PRB Articles


It Takes A City

It Takes A City

With its beautiful scenery and in proximity to many lakes, trails, and rivers, Bemidji, Minn.—also known as the “City as a Park”—was seeking ways to enhance its existing system. In 2011, the city and residents demonstrated their commitment by passing a half-cent sales-tax referendum, up to $9 million, with all resulting revenue dedicated to park and trail improvements.

City Park was considered to be one of the most critical redevelopment park projects in the region. An antiquated 80-acre park adjacent to the Bemidji Middle School and neighborhoods, City Park was built partially over a landfill and was in critical need of updates, repairs, and restorations. While the existing park included amenities such as the Neilson Reise Ice Arena and local curling club, softball fields, baseball field, lighted ski trail, hockey rink, and 9-hole disc-golf course, several challenges needed to be addressed—including space limitations and the park’s ability to accommodate a variety of active lifestyles. The city brought in Kimley-Horn to complete the final design, facilitate public involvement in the process, and collaborate with the city and its residents to ensure City Park would reflect the active, outdoor lifestyles in the area.

Planning With The Community

A high level of public interest in park redevelopment emerged from numerous user groups, not only to improve the park but also to preserve its unique features. Separate focus-group meetings were held for skateboarders, disc golfers, cross-country skiers, softball associations, hockey teams, skateboard groups, neighbors of the park, and the general community to identify needs and wish-list items during the planning process. Kimley-Horn worked with Site Design Group to integrate skatepark items into the master plan, leaving room to expand the skatepark when funds became available. Each group provided input on the design, amenities, positives and negatives of the current park, and their vision for the future.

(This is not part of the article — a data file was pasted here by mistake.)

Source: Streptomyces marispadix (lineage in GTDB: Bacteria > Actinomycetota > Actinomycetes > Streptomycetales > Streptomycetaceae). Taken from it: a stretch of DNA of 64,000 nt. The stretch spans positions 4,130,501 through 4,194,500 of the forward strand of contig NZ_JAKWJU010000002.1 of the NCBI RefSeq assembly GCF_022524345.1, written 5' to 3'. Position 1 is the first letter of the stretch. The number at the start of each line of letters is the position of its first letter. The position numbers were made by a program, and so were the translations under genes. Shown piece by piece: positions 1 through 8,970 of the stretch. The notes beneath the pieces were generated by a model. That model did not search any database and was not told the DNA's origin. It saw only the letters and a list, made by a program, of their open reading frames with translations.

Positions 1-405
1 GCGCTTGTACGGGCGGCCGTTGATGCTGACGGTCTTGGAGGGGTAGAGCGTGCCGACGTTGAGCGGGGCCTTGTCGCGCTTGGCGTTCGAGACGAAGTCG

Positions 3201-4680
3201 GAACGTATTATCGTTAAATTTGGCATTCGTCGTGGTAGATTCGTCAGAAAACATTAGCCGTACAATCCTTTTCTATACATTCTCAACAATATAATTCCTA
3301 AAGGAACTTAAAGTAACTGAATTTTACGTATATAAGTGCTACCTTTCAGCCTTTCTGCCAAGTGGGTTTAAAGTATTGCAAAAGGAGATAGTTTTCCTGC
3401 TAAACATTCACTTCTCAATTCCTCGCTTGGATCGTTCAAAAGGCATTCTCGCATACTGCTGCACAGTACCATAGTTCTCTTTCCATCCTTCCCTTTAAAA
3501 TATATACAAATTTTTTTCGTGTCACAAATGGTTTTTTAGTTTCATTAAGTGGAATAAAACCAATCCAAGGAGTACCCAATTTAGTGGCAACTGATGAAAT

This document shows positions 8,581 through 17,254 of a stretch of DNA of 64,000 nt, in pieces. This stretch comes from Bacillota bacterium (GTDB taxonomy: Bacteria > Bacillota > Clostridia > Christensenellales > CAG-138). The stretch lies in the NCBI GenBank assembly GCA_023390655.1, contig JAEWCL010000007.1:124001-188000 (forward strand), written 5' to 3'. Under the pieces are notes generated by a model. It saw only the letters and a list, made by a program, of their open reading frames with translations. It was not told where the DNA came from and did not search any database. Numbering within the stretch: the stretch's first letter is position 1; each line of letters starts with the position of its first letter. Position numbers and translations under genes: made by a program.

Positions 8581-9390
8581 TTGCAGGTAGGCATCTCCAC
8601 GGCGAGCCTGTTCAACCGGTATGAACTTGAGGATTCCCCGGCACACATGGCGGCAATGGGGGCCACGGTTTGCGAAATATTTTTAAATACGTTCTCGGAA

To ensure strong communication between the city and the community following these meetings, constituent groups viewed project updates on the city’s website and received regular email updates on the design process. Climate limitations in northern Minnesota meant that meeting key deadlines was crucial in order for the park to be ready for the upcoming softball season.

As the project manager at Kimley-Horn, I met with a local professional disc golfer to discuss the new course; as a result, access to the course was open to professionals and amateurs by accommodating both groups’ potential fairways and tee-box distances. Similarly, the local ski club walked the trails and assisted in determining an additional trail route. Workshops also were held with local skateboarders to ensure the design of a new skatepark—the first for the community—met the needs and abilities of all skaters.

With activities being so important to the users, the park was nicknamed "Bemidji Activity Park" to reflect the diverse groups who participated in the planning process.


Public Support For City Park